“Mr Shields is absolutely right and there is no such remedy against the Government as a temporary order declaratory of the parties’ rights,” he said closing doors on Mr Muriithi’s bid for reinstatement.
Undeterred, he decided to challenge the ruling at the Court of Appeal, but before it was heard, Mr Muriithi was detained; thus becoming the first person to be detained without trial by President Moi, who had in 1979 promised to do away with such underhand moves to silence critics.
The detention of Mr Muriithi — followed closely by Mr Khaminwa — caught everyone by surprise. It had revealed the dark side of the Nyayo regime: intolerance.
Mr Muriithi was at his house on May 22, 1982 when police drove in shortly after 9.30 am. He was asked to accompany the police to the CID headquarters, where he was well known, and he was driven by his driver, John Mwangi Ndina. But on arrival, both were detained — and Mr Ndina was released at 8.30pm. By then, Mr Muriithi’s detention orders had been signed.
But Muriithi was not a critic of President Moi, per se, but a business ally and civil servant — a stickler to rules.
Mr Khaminwa decided to challenge the detention before Justice Chesoni, who made a ruling that would be used later to defeat any application for a writ of Habeas Corpus. Mr Muriithi’s wife Jockbed Muthoni had asked the court to direct the Director of Criminal Investigations Department to have the body of Mwangi Stephen Muriithi produced before the court and the said Director to appear with the original warrant or order for the detention to show cause why Mr Muriithi should not be released. It was Deputy Public Prosecutor Mr Sharad Rao, assisted by Principal State Counsel, Mr Bernard Chunga, later Chief Justice, who informed the court that Mr Muriithi was detained under the Preservation of Public Security Act — which had been used by both the colonial and Kenyatta governments to silence critics.
Justice Chesoni ruled that although the rules governing habeas corpus are found in the Criminal Procedure Code, “a habeas corpus application is in reality a civic matter. What gives it the criminal touch is that by and large where the subject is in public custody the restraint of his liberty resembles criminal detention.”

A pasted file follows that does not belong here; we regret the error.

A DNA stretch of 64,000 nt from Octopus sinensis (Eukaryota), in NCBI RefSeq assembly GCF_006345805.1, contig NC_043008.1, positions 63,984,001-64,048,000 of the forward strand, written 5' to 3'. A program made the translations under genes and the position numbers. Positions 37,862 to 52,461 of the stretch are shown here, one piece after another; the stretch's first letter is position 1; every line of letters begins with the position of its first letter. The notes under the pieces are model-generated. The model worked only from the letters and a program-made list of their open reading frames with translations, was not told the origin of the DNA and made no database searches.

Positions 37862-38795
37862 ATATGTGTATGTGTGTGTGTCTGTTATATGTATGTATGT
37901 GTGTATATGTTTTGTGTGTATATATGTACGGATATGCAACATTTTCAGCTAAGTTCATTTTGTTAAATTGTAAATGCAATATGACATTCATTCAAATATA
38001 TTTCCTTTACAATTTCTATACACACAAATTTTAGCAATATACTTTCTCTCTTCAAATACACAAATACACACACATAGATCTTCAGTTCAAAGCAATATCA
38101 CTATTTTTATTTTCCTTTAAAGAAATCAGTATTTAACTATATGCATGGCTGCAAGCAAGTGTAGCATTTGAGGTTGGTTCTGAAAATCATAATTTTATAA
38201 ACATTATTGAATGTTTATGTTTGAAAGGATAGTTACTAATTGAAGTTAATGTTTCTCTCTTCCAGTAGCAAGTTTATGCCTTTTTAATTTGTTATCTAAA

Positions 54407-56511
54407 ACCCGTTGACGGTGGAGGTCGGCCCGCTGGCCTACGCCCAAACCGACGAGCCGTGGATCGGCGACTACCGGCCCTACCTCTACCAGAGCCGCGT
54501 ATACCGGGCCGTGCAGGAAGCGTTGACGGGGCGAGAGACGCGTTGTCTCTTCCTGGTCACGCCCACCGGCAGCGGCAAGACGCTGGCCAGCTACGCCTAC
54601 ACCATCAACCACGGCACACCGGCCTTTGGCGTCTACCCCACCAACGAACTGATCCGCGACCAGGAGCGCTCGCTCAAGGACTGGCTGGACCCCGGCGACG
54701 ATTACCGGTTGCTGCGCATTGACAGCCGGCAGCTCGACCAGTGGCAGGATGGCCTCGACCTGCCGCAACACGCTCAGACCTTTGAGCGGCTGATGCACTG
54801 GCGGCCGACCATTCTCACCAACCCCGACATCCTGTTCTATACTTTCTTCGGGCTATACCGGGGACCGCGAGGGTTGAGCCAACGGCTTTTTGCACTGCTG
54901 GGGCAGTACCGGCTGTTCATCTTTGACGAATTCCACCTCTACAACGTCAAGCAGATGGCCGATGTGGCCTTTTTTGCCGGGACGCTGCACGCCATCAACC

Muriithi has been arguing in courts — with little success — that his detention in 1982 was orchestrated by Moi, who was his business partner, for the sole purpose of dispossessing him of his proprietary rights in some three limited liability companies, namely Fourways Investments Ltd, Sheraton Holdings Ltd and Mokamu Ltd, in which the two were shareholders.
In April 2011, Justice Jean Gacheche awarded Mr Muriithi Sh80 million being “his share of the proceeds” from the sale of the properties of the three limited liability companies and Sh50 million as punitive damages. But on May 90, 2014 the Court of Appeal set aside the judgment of the High Court and argued that the decision of Justice Chesoni “conclusively determined the legality” of Mr Muriithi’s detention under the law as it then existed.
It also argued that Muriithi had failed to table evidence on the ownership and sale of the properties. “Submissions cannot take the place of evidence. (Mr Muriithi) had failed to prove his claim by evidence. What appeared in submissions could not come to his aid. Such a course only militates against the law and we are unable to countenance it,” ruled the Court of Appeal. It was the sad end to Muriithi’s bid for justice; a fall from grace to grass. At times, “the law is an ass” as Charles Dickens once wrote.
Stephen Mwangi Muriithi